Whether the man is trifling, upstanding, still around, or breaks out once she tells him the news, he was/is there, and we need to stop pretending that women—especially Black women—find themselves in the difficult role of being a single mom all on their own.

Working with teenagers affords me the unique opportunity to not only catch a glimpse at how the younger generation thinks and feels, but also impart some of my well-worn wisdom. Because I’m not that much older than many of my students, we are able to have difficult (and frank) conversations about their lives. And one thing I’ve learned is that many parents are not having “The Talk” with their kids.

Unlike many of my students’ parents, my mother made sure we had “The Talk,” and in fact, we had them almost weekly. Even though I was always super embarrassed to discuss sex with my extremely religious mother, her advice, lessons, and words of wisdom definitely had an impact on my life. Despite having a baby before I was really ready, the truth is, I was grown.

While many of my peers lost their virginity before we picked our Junior Prom dresses, mine was intact well into my college years. Even though I tossed out the idea of waiting until I was married, I did vow that I’d wait until I was fully comfortable and in love.  And that’s what I did.

For many young people today, the idea of waiting until you’re in love or married is just not apart of the equation. I can’t tell you how many conversations I’ve overheard with my male students when one of them has been chastised for still being a virgin or not yet receiving oral sex from a girl (at 14!). While many people still expect young women to be the gatekeepers of “No,” and not engage in sexual activity with young men, young boys are being encouraged and egged on to explore their sexuality.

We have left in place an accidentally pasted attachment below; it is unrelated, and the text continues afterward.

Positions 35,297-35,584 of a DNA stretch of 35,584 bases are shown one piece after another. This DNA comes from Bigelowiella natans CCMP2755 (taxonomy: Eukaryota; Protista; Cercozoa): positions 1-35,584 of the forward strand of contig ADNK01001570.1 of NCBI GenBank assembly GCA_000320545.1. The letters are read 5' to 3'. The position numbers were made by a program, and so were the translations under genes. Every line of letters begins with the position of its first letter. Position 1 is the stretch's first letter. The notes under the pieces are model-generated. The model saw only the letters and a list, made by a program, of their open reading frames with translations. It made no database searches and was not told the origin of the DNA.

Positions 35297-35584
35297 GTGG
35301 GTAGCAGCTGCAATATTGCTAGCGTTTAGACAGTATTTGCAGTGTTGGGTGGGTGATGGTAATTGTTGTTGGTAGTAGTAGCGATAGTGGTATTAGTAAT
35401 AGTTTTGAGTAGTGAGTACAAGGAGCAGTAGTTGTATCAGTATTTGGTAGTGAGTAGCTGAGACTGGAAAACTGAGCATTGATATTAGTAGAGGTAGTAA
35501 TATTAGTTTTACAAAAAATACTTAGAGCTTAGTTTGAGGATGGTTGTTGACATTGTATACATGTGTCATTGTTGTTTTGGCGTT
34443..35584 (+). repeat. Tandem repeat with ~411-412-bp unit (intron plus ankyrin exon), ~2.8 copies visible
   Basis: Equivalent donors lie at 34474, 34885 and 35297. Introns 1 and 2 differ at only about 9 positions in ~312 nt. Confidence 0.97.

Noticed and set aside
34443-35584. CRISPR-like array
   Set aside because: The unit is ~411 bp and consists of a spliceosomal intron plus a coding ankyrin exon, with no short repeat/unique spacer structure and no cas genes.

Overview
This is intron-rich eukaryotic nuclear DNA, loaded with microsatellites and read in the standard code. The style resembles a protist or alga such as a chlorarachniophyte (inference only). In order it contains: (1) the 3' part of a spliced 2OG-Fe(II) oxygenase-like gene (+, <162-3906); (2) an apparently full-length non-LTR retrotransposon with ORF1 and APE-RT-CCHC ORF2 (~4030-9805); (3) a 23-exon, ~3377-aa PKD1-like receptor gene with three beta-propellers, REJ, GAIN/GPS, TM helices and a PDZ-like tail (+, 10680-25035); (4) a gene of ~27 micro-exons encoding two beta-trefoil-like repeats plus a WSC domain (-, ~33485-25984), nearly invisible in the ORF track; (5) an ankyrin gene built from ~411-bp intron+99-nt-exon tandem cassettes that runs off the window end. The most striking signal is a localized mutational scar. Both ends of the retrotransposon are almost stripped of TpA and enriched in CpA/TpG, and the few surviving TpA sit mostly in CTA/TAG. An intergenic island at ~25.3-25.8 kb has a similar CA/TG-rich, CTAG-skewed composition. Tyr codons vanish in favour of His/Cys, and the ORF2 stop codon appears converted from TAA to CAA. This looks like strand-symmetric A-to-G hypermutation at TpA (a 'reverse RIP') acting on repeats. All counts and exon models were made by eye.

And that right there is a recipe for disaster.

Shaming young women who think about or have sex, while high-fiving young men who “score” should be played out like Jeri curls and Eight-track players. Both teenage boys and girls need be taught that they are more than their bodies, and that unless they are ready to deal with all of the ramifications of sex—diseases, babies, emotional baggage—then they should stick to the DIY method of getting it on.

Did you have “The Talk” growing up? If not, how did you lean about sex?

 

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  • African Mami

    Don’t ever let a boy into your dormitory.,…now you go and get that degree. The end.

    LMAOOOOOOOOOOOOO!! True story

    In Africa, sex is a taboo topic.
    In Africa, sex should only be talked about and enjoyed within the confines of a marriage.
    In Africa, they PREACH abstinence, instead of teaching young women AND men about their options. birth control, condom use etc
    In Africa, we have the highest number of people infected with HIV/AIDS.
    In Africa, we are very much a hypocritical society.
    In Africa, we are slowly but surely starting to see this veiled hypocrisy.

    Don’t shoot the messenger, shoot the messages!